Posts tagged ‘civil engineering quiz’

Civil Engineering “Cash Cab”

By Carol A. Metzner
President, The Metzner Group, LLC and
Managing Partner, A/E/P Central, LLC home of CivilEngineeringCentral.com

One of my favorite television viewing pleasures is Discovery Channel’s CASH CAB. Host Ben Bailey asks passengers in a New York taxi to answer trivia questions on their way to their destination. Those passengers have a chance to win money for each correct answer. Sorry, we won’t be offering cash rewards to our readers BUT do take a break and try to answer some civil engineering trivia questions! If interested, we can do future civil engineering trivia contests. Send me questions and answers that you think can “stump the chumps!” BIG shout out to Jason Vaughn PE who was great to contribute a majority of questions and answers for our test. Let us know how you do! Ready, set, go…..

QUESTIONS

1. What famous engineer has the most U.S. patents and how many?

2. Who is “the father of Soil Mechanics?”

3. Name one of the two engineers elected President?

4. When water flows through a full pipe, the water is fastest in what part of the pipe? The top, middle, bottom, or all the same?

5. What caused the Tacoman Narrows suspension bridge collapse in 1940?

6. Why do golf balls have dimples?

7. What is the longest natural bridge?

8. Why don’t railways use suspension bridges?

9. What was the world’s worst accidental oil spill?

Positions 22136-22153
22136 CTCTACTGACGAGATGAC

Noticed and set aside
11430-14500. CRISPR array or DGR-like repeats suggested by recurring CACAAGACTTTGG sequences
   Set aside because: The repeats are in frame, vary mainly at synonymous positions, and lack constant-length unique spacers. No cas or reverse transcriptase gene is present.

10. What is the longest street in the world?

ANSWERS

1. Thomas Edison – 1,093

2. Karl Terzaghi

3. Herbert Hoover and Jimmy Carter

4. Middle. The edge of a pipe has friction. The friction slows down the water in contact with it. Therefore, the middle is the fastest.

5. The wind.

6. The dimples reduce drag and allow the ball to travel farther than a smooth ball.

7. Rainbow Bridge, tucked away among the rugged, isolated canyons at the base of Navajo Mountain, Utah, USA. It is a natural wonder. From its base to the top of the arch, it reaches 88,4 m (290 ft) – nearly the height of the Statue of Liberty – and spans 83,8 m (275 ft) across the river. The top of the arch is 12,8 m (42 ft) thick and 10 m (33 ft) wide.

8. Suspension bridges are too flexible.

9. Supertankers Atlantic Empress and Aegean Captain collided off Trinidad and Tobago on July 19 79:: 90 million gallons of oil ended up in the Caribbean.

10. Toronto’s Yonge Street is listed as 1,178 miles (1,896 km) in length — roughly the distance from San Diego, California, to Seattle, Washington.

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June 16, 2010 at 2:30 pm 6 comments


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